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Share Name Share Symbol Market Type Share ISIN Share Description
Capital Gearing Trust Plc LSE:CGT London Ordinary Share GB0001738615 ORD 25P
  Price Change % Change Share Price Bid Price Offer Price High Price Low Price Open Price Shares Traded Last Trade
  +0.00p +0.00% 4,295.00p 4,290.00p 4,310.00p - - - 9,042 08:03:51
Industry Sector Turnover (m) Profit (m) EPS - Basic PE Ratio Market Cap (m)
Equity Investment Instruments 4.7 3.7 51.1 84.0 377.00

Capital Gearing Share Discussion Threads

Showing 8226 to 8248 of 8250 messages
Chat Pages: 330  329  328  327  326  325  324  323  322  321  320  319  Older
finkwot, With regard to the small number of shares, I've thought of something that I think worth checking: you have taken account of the terms of the merger that formed CGNU, haven't you? According to, they were 48 CGNU shares per 100 Norwich Union shares, so 150 Norwich Union shares would have become 72 CGNU shares. With regard to the dates, there are generally quite a lot of different dates associated with corporate actions, and I wouldn't be at all surprised about someone being confused about exactly which one applies for CGT purposes - indeed, I don't know myself in many cases! I generally don't worry unduly about that - it only makes any difference for CGT purposes if the uncertainty affects which tax year the corporate action is treated as being in, and I only have to be able to truthfully declare that my tax return is complete and correct "to the best of my knowledge and belief" (not "to my certain knowledge") and that I'm not underpaying tax (I'd prefer not to be overpaying either, of course, but I can hardly get into trouble for it!). A final comment related to that is that if all else fails, a tax return based on the shares having no acquisition cost can hardly get you into trouble for the same reason: it's reasonable to rely on the record you've got if you can't find anything to contradict it, and zero acquisition cost can only result in overpaying CGT, not underpaying it. Gengulphus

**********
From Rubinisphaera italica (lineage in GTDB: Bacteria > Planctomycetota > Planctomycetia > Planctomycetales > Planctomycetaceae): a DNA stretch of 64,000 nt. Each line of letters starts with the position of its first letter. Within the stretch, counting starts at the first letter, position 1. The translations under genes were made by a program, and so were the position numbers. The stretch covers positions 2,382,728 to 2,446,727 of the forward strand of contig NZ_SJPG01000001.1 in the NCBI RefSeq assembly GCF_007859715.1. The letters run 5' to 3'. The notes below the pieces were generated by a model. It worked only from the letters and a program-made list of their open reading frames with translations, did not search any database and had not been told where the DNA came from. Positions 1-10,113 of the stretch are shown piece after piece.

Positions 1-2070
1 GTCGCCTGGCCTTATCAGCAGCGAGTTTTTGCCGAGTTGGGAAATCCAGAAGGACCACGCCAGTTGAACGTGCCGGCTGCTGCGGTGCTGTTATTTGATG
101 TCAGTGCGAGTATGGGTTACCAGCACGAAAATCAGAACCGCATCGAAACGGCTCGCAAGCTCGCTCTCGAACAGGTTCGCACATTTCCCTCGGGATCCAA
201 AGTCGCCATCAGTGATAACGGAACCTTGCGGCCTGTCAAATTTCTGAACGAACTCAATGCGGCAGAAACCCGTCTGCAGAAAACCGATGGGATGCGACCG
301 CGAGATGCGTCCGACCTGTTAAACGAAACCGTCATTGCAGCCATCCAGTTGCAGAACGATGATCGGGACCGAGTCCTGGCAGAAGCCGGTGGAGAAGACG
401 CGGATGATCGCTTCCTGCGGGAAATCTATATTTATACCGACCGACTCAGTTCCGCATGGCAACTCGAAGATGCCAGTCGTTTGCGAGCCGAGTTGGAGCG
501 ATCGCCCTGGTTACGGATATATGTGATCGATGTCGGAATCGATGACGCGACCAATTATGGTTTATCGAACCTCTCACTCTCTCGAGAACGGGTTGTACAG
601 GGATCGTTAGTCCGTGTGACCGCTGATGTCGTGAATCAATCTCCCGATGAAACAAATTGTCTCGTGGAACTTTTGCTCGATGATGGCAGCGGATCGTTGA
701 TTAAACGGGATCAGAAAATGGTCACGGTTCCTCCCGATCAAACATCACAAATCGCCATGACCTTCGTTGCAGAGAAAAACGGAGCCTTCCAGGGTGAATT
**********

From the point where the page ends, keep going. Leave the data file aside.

Thanks, that's an interesting idea which hadn't occurred to me. Two things argue against it - the minimum windfall was 150 shares, and the number acquired here is less than that (conceivably some may have been sold, but for such a small number it seems unlikely); also the demutualisation seems to have finally gone through in June, rather than May. So it's possible, but on the whole I think the other explanation is more likely. (Which is a slight relief as the tax bill will be fractionally lower if I can establish a cost for the shares). Still, if nothing else adds up I may revisit it.